Dans le cadre du Master « Islamologie, Droit et Gestion »
- Vendredi 4 mai 2018, de 14h à 17h, MISHA (salle Table Ronde), Université de Strasbourg
The Vertigo Effect of an Empty Shell: Muwâtana from Woe to Fetish
The history of modern Islamic law is usually narrated along the lines of its displacement from the centre of the legal system (from the marginalisation of qadi jurisdictions onwards), or those of its reform devices (from the rejuvenation of Imperial fiqh theories downwards). The creeping hegemonic effects of the new Hartian paradigm on the modern articulations of Islamic law are often simply alluded to, and the allusions tend to be confined to legal hermeneutics. Yet, there are a few cases of contemporary Islamic law plainly appropriating elements of the Hartian paradigm—this is the case of muwāṭana (citizenship).
The paper follows how attitudes towards the concept changed since the early 20th century, from a principled rejection all the way to its full appropriation. In the process, the paper will focus on how the hegemonic consensus on what muwāṭana means was constructed, i.e. how its scope was significantly narrowed and mutilated. Looking into muwāṭana’s (now empty) shell, the paper explores the anxiety of Islamic law scholars looking into the abyss as they face the challenge of substantiating muwāṭana while staying true to their dogmas.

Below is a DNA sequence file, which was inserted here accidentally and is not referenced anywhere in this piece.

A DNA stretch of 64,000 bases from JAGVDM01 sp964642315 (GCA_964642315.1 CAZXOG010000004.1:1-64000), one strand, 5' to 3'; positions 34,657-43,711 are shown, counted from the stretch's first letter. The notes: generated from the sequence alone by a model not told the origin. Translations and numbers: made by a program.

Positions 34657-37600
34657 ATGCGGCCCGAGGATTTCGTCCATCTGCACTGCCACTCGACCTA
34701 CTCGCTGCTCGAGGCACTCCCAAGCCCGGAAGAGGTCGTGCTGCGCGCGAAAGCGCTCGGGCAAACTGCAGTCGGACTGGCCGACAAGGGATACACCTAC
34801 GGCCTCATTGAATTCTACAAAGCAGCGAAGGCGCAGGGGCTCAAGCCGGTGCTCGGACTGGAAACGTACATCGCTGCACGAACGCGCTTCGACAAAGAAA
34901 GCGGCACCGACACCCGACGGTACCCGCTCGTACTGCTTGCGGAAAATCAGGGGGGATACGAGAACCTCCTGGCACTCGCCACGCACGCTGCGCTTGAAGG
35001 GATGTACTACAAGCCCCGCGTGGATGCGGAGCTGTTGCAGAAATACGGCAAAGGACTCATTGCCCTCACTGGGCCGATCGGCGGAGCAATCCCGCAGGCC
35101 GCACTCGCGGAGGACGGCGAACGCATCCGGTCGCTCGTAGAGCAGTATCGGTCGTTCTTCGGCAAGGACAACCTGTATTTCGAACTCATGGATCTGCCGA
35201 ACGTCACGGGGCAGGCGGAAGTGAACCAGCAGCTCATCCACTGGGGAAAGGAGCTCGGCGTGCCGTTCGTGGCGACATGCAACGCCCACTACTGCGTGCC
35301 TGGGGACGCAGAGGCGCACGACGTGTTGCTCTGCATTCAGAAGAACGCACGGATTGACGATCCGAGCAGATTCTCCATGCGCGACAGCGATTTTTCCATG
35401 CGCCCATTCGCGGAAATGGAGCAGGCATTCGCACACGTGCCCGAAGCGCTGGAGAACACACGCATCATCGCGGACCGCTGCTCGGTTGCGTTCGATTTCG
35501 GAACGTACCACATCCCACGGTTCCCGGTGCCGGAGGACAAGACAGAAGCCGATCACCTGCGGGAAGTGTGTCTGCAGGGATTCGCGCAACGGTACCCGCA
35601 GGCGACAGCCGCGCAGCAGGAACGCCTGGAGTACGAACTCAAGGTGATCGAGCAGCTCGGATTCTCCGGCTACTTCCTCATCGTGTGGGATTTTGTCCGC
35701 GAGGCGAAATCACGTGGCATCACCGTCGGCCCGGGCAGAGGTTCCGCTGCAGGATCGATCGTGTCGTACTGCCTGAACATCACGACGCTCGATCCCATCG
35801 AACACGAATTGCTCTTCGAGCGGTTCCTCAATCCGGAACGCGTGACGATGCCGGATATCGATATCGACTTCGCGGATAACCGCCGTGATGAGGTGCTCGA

Dans le cadre de la journée d'étude « Histoire du droit islamique moderne » Séminaire d'Introduction au droit musulman (IISMM, EHESS)
- Jeudi 17 mai 2018, de 10h à 10h30 - Université Paris Descartes (salle des Thèses), 45 rue des Saint Pères 75006 Paris
Une nouvelle sémiotique du droit et de la gouvernance : la ‘traduction’ par al-Tahtawi de la Charte française de 1814
The chapter looks at how the language of Islamic law and Empire has been re-articulated when rendering the text of the 1814 French Charter in Arabic. The author, the kuttāb-then-Azhar-trained Egyptian scholar al-Ṭahṭāwī (1801-1873), heavily employed both while laying the foundations of what became the semiotics of Egyptian law of the 19th century (and beyond).
Al-Ṭahṭāwī’s linguistics was only instrumental to his final goal: rallying his audiences behind ‘his’ idea of hegemonic legal modernity, which he later summarised as manhaj al-sharʿ (rule of law). Through Islamic law, al-Ṭahṭāwī aimed at speaking to his fellow traditional intellectuals (already on the verge of marginalisation), and through Empire at his patron and his circle (not too keen on listening in this area). He also had something to say to French Orientalists: Arabic can be bent to modernity just as easily as French has.
The ‘translation’ of the Charter offers a privileged observation point on al-Ṭahṭāwī’s group and class politics, because it allows us to appreciate what he decided to translate, what to emphasise, what to omit, and what to add.
Dans le cadre du Séminaire « Droit musulman et sociétés islamiques prémodernes (VIIIe–XIXe siècles) »
- Mardi 22 mai 2018, de 17h à 19h - IISMM (1er étage, salle des étudiants), 96, Boulevard Raspail 75006 Paris